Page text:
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Geologists study giant Guatemala sinkhole left in wake of Tropical Storm Agatha

Scientists are studying how exactly the giant, cylindrical Guatemala sinkhole was formed, and how to prevent more. Meanwhile, the US is joining relief efforts to help the thousands left homeless by Tropical Storm Agatha.

Workers from Guatemala's emergency management services (CONRED) monitor a giant sinkhole caused by the rains of Tropical Storm Agatha in Guatemala City Tuesday.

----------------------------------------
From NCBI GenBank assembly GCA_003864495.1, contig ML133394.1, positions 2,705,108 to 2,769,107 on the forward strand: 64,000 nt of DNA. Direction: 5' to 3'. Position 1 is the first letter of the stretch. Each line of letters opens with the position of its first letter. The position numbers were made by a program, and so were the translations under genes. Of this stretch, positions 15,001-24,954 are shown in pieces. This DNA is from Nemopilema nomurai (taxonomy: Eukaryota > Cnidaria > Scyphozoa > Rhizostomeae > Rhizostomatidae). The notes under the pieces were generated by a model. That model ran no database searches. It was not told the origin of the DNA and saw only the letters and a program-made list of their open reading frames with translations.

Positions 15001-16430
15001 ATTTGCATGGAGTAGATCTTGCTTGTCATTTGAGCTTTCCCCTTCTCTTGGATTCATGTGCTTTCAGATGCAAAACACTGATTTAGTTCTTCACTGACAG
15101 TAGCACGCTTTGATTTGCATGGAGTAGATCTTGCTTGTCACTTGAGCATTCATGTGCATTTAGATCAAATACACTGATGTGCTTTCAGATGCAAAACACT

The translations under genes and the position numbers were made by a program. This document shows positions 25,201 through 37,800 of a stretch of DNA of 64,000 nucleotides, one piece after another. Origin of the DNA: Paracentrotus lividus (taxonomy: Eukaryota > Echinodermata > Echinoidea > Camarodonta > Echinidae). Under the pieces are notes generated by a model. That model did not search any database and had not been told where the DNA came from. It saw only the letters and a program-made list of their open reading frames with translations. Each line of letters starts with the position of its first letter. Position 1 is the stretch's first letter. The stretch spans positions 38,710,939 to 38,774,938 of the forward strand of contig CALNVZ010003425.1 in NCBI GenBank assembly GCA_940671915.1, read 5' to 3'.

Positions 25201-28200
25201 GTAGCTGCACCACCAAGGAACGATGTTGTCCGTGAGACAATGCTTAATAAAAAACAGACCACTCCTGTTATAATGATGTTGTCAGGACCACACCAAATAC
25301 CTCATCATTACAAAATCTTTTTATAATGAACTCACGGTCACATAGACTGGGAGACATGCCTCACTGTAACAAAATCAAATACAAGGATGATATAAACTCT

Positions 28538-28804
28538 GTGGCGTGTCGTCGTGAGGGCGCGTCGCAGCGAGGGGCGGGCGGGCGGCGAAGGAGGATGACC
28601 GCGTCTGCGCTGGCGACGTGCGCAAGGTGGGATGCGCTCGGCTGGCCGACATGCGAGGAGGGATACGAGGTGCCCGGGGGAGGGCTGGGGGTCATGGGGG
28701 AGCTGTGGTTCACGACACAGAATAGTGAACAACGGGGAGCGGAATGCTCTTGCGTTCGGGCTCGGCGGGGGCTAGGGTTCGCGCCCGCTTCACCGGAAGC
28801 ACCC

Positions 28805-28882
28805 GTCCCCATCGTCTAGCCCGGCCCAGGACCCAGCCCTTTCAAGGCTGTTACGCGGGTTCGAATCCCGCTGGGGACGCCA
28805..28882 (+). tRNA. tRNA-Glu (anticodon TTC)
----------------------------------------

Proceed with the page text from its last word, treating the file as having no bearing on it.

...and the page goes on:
Daniel LeClair/Reuters

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Geologists are studying the giant Guatemala sinkhole that swallowed a Guatemala City street intersection during Tropical Storm Agatha on Saturday with an eye toward how to prevent a similar tragedy.

At 66-feet wide and 100-feet deep, the almost perfectly cylindrical hole so far has left more questions than answers.

"I can tell you what it's not: It's not a geological fault, and it's not the product of an earthquake," David Monterroso, a geophysics engineer at Guatemala's National Disaster Management Agency, told the Associated Press. "That's all we know. We're going to have to descend."

IN PICTURES: Guatemala sinkhole


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